When I was reading Pale Fire, I remember the thing I really responded to was the idea that I had, as a kid, read comics that my brother had left lying around, and I had tried to take from them some unconscious message that wasn’t necessarily there. I thought that was such a great thing in Pale Fire how this unreliable critic who’s sort of mis-analyzing this whole epic poem that John Shade has written, is actually creating this whole new work of art that’s possibly even superior to this great poem itself.

Clowes also included a Nabokov joke in Eightball #17: a gag cartoon titled “The Lepidopterist.” David Boring is full of allusions to Nabokov. Perhaps the most subtle is a statement made by the hero to his lover, “You’re the original of Wanda.” (p. 92.) Nabokov’s last, unfinished book (which will finally be published this fall) is titled The Original of Laura.

3. Chris Ware interview, Comics Journal #200:

Ware: There is a segment in Lolita where Humbert Humbert is trying to describe the accumulative effect of a number of events going on in his visual field as he comes upon an accident scene in his front yard. He has to go through three or four paragraphs to describe what’s happening, and he excuses himself and the limits of his medium for its inherent lack of simultaneity. This is, of course, something you could presumably do in a comic strip, though it wouldn’t be nearly as funny.

4. In his novel Laughter in the Dark, Nabokov described a fictional animated character named “Cheapy the Guinea Pig.” In the anthology Zero Zero, issue #27, Al Columbia did a one-page strip imagining what Cheapy looked like.

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Plodding Along


Monday, July 27, 2009

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As some readers may remember, a while back I suggested that it would be nice if we could all agree on an adjective that could do the same work for comics that “literary” and “cinematic” perform for literature and film. For various reasons, the post proved somewhat controversial. In the end, the most popular suggestions were, if I remember correctly, “cartoonic,” “pictographic,” “Herrimatic,” and “McCloudy.” Later, the great cartoonist Mark Newgarden told me he had thought of the perfect word, but had forgotten it before running into me. It is a maddening thing to reflect upon for too long.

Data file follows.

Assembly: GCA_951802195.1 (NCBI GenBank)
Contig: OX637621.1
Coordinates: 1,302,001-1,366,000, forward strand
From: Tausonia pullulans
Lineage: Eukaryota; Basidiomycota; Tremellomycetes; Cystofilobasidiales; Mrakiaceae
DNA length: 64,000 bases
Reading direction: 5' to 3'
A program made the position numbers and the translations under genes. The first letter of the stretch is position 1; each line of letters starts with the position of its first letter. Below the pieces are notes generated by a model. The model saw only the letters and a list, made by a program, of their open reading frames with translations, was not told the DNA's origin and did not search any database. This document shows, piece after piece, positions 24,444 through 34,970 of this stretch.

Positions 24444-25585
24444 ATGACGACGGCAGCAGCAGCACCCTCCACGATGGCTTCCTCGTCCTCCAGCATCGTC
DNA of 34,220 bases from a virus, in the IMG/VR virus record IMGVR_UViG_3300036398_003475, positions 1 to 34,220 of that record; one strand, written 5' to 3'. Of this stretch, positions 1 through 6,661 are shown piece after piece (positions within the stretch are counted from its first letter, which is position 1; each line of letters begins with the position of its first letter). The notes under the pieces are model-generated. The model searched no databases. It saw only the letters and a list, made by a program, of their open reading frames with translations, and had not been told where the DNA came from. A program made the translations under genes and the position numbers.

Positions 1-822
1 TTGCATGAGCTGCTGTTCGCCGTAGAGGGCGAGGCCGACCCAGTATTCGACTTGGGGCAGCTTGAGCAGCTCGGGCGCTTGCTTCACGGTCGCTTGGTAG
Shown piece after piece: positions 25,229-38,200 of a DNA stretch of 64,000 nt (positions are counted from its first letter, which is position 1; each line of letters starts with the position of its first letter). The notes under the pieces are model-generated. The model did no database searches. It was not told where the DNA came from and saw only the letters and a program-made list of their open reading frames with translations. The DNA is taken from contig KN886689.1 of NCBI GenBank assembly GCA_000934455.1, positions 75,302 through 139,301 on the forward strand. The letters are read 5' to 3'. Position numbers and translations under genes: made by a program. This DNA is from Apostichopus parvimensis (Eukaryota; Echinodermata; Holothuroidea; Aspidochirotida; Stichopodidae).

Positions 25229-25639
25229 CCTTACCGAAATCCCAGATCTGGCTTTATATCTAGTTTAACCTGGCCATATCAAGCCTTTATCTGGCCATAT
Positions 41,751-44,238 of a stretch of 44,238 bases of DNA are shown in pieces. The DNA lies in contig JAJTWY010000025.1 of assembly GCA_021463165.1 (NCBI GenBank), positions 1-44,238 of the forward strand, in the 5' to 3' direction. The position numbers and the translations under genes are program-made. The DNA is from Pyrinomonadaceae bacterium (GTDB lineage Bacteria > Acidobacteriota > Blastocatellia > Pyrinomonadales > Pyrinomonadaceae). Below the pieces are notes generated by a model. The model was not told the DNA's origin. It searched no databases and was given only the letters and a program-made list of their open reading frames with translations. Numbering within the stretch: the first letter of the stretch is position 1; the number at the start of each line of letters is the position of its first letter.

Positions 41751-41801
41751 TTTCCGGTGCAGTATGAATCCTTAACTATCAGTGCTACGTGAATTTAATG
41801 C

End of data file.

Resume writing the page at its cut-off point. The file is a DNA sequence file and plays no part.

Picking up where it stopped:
Anyway, in the comments to Friday’s post, gentleman Jeet Heer recommended an essay about Nabokov and comics by the scholar and cartoonist Clarence Brown. Coincidentally, in the piece in question (which mostly concerns instances in Nabokov’s writings which Brown believes are informed by the aesthetics of comics), Brown advocates for another possible contender to the comics-adjective crown:

I needed a word that conveyed the sense of “comicstrippishness” but that would be less clumsy, a word that conveyed something like the soul or essence of the comic strip. …

Chess is essentially an abstract play of force and counterforce constrained within a rigidly measured grid of relationships; as such, it is quite independent of its material incarnation in patterned board and pieces. Similarly, the procedures of pictorial narrative, the left-to-right movement of figures against a ground and in sequential frames, can be adumbrated in verbal patterns. That, at least, is what I attempted to name when I came up with the term “bédesque.”

The French call a comic strip “la bande dessinée,” or popularly “la BD.” My coinage bédesque has passed the test of satisfying the linguistic intuition of native speakers. I tried bédesque on Alain Besançon, the writer and political philosopher, who was on an opportune visit to Princeton. He first countered with bédique but then decided that he liked bédesque better.

—Clarence Brown, “Krazy, Ignatz, and Vladimir”, Nabokov at Cornell, edited by Gavriel Shapiro

“Bédesque” has the advantage of a French etymology, as “cinematic” did, but also has a disadvantage in that “la BD” isn’t as commonly used in English as “cinema” has been. Somehow I don’t think this will take off, though I can’t think of any practical objections offhand other than that comics fans are likely to reject it as pretentious. In any case, I haven’t been able to find any other references to the term online. Oh well: More grist for the mill.

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Paul Karasik on Fletcher Hanks


Sunday, July 26, 2009